The preservation by the Uniates of liturgical rites, customs, and usages of the East, and of the outward dress of the clergy is rejected by the Orthodox not only because the forms and rites when cut off from the faith lose their soul and die, but also because when Uniates appear as Orthodox, it is easy for the innocent people to be seduced by their deliberate proselytism. The problem of rites and liturgical vestments of the clergy intensifies still if one takes into consideration that in the Roman Catholic Church not only the Uniates but even the clergy of the Latin rite can celebrate liturgies of the Byzantine rite and wear the liturgical dress of the Orthodox clergy.

Regarding forced separation of liturgical rites and one's faith, I will simply cite the very characteristic opinion of Louis Bouyer, a former member of the Joint Commission for our Dialogue: "Nothing better proves the incurable shrewdness of those who desire to utilize the Byzantine liturgy apart from its corporality in order to attract the Eastern Orthodox to Latin Christianity. Such separation is inconceivable. We cannot take the liturgy of Byzantium without taking Byzantine Christianity in its entirety. Otherwise, that which we take resembles as little to the liturgy of Hagia Sophia or of the holy Apostles as a puppet does to a real person" (9) . Similarly, Congar writes that Uniatism in this case appears to be a caricature and contradiction to unity itself: L'Unia apparait comme etant la caricature et la contradiction meme de l'unite " (10) .

The shrewed seduction of the faithful with liturgical forms and outward appearances in order to promote proselytism has caused, and causes, the justified reaction of the Orthodox. The great Patriarch Joachim III appealed to the Turkish government and succeeded in prohibiting the Uniates from wearing Orthodox liturgical vestments. Likewise, in Greece the use of Orthodox dress is prohibited by law and upheld by court decisions. From the vast amount of material I should like to refer to a relevant passage from the response given by Chrysostomos Papadopoulos, Archbishop of Athens and professor at the Theological Faculty of the University of Athens, to the Uniate Bishop Georgios Chalavazis : "Believe me that Uniatism is always horrible to us Orthodox for it represents fraud and deception in matters of religion. Uniatism is an illegitimate product which, through deceipt, tries to attract the Orthodox Christian to the Latin Church. It is not a sincere attempt for union. We respect the sincere sermon of Latin clergymen, but allow me to say that we abhor the sermon of one who represents Uniatism... If you really belong to the Latin Church and sincerely desire to work for her, then present yourself as a Latin clergyman. It is neither Christian nor dignified to appear as an Orthodox and maintain that you are the same as the Orthodox hierarchs, the only difference being you recognize the pope of Rome: This is not being truthful" (11) .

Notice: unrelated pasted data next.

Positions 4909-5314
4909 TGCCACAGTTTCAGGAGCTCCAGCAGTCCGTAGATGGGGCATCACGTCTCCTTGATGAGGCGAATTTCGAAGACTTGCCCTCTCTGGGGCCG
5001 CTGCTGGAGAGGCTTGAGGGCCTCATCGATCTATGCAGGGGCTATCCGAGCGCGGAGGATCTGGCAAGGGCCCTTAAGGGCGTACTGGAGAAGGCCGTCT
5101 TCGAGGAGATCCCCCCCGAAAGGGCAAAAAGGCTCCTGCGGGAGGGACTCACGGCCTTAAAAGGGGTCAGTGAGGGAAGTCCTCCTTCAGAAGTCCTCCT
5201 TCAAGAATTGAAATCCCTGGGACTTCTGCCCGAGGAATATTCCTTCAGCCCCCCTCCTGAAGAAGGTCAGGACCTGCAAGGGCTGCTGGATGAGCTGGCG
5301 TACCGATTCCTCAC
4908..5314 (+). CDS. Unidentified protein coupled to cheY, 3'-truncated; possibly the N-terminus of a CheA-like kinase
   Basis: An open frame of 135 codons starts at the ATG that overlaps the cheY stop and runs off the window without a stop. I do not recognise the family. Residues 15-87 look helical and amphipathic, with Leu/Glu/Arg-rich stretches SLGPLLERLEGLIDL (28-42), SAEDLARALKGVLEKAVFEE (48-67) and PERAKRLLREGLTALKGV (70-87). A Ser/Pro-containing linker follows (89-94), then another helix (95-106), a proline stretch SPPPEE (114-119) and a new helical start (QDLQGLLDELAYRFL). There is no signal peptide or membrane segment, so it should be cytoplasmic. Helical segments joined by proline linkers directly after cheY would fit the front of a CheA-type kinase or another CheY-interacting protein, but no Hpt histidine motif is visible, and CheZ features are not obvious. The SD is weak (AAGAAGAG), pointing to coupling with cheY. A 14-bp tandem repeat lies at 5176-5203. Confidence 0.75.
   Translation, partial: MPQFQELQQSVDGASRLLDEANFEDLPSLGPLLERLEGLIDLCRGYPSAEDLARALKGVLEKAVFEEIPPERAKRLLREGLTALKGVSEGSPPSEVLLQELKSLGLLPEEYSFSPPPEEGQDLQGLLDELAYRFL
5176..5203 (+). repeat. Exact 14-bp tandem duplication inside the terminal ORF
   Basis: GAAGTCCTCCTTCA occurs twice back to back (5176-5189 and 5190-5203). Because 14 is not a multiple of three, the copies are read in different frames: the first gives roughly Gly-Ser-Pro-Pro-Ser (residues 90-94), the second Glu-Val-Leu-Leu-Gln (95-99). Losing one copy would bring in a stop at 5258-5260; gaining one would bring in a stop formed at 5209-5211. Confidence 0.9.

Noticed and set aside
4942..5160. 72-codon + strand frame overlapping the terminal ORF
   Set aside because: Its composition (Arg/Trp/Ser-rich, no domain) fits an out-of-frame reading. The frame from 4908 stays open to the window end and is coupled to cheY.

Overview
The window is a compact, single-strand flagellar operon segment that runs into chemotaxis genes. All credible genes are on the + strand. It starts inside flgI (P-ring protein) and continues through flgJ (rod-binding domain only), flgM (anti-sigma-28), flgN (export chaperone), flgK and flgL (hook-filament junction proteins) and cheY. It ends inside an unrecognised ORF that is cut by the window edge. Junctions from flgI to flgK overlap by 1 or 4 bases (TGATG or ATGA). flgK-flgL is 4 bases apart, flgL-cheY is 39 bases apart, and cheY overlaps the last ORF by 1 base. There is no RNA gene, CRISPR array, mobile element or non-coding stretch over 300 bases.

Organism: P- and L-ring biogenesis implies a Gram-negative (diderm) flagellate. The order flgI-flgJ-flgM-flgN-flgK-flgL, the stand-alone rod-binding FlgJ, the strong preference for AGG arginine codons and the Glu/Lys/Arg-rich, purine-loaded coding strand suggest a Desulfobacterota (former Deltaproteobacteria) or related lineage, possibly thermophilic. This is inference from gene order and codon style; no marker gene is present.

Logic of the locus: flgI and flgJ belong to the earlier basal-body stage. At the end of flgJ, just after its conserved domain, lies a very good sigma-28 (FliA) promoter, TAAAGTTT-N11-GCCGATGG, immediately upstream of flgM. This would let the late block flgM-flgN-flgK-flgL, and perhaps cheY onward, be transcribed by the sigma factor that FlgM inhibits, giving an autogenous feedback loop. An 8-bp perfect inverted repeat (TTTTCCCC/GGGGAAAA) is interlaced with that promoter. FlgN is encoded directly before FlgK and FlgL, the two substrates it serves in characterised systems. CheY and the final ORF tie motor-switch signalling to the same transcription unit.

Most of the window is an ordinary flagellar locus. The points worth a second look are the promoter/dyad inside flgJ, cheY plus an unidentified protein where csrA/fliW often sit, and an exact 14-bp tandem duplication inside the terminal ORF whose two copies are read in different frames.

One can understand how justified the Orthodox are if one considers that the Orthodox themselves never attempted to utilize Western liturgical rites or Latin vestments for reasons of proselytism to Orthodoxy.

 

Proposals for the Solution of the Problem of Uniatism

For the Orthodox, the decision of the Pan-Orthodox Conference of Rhodes on abolishing Uniatism and incorporating Eastern Rite Roman Catholics into mainstream Roman Catholicism still holds. Today, when so much is being said about human rights and there is such an explosive atmosphere of freedom in the Eastern European countries, it would help a great deal in solving this problem if the free right of the Uniates to join themselves fully either to Roman Catholicism or to Orthodoxy were recognized; then the interminglement of rites and liturgical dress will finally cease.

It would help to lessen the tension and not hinder the course of the Dialogue if the Roman Catholic Church would avoid actions, such as ordaining new Uniate bishops, which manifest the intention to further reinforce and develop Uniatism. If these actions continue, the participation of the Orthodox in the Dialogue will become even more problematic.

The use of Eastern liturgical rites and the wearing of Orthodox vestments not only by Uniates but also by Latin clergyman must gradually be limited and finally abolished, as it is particularly offensive to the Orthodox. This would help in the gradual assimilation of Uniates either in the one or in the other church.

As positive elements of the work of the sub-commission the following might be proposed: 1) That it be recognized that Uniatism is not a model for union; 2) That Uniatism developed within an ecclesiology which no longer applies; 3) That proselytism of any kind which violates the freedom of religious conscience and uses deceptive and illegitimate means is to be condemned.


NOTES

(1) Orthodox and Roman Catholicism (Athens, 1965), 2, pp. 252-53.

(2) (Paris, 1955).

(3) Nature and Character of Uniatism (Athens, 1928), p. 19.

(4) No. 41 (1968) 35.

(5) Suprême prière, Revue Catholique des Idées et des Faits (1936).

(6) Ekklesia , 14, n. 20, p. 159.

(7) Katholikè , 36, 1964, fol. 1412, p. 4.

(8) Katholikè,36, 1964, fol. 1413, p. 4.

(9) Nostalgia of Orthodoxy (Athens, 1956), p. 86.

(10) 1054-1954, L'Eglise et les églises, Neuf siècles de douloureuse séparation entre l'Orient et l'Occident, Irénikon 1 (1926), 42.

(11) Anaplasis 41 (1928), vol. 9, pp. 113-4.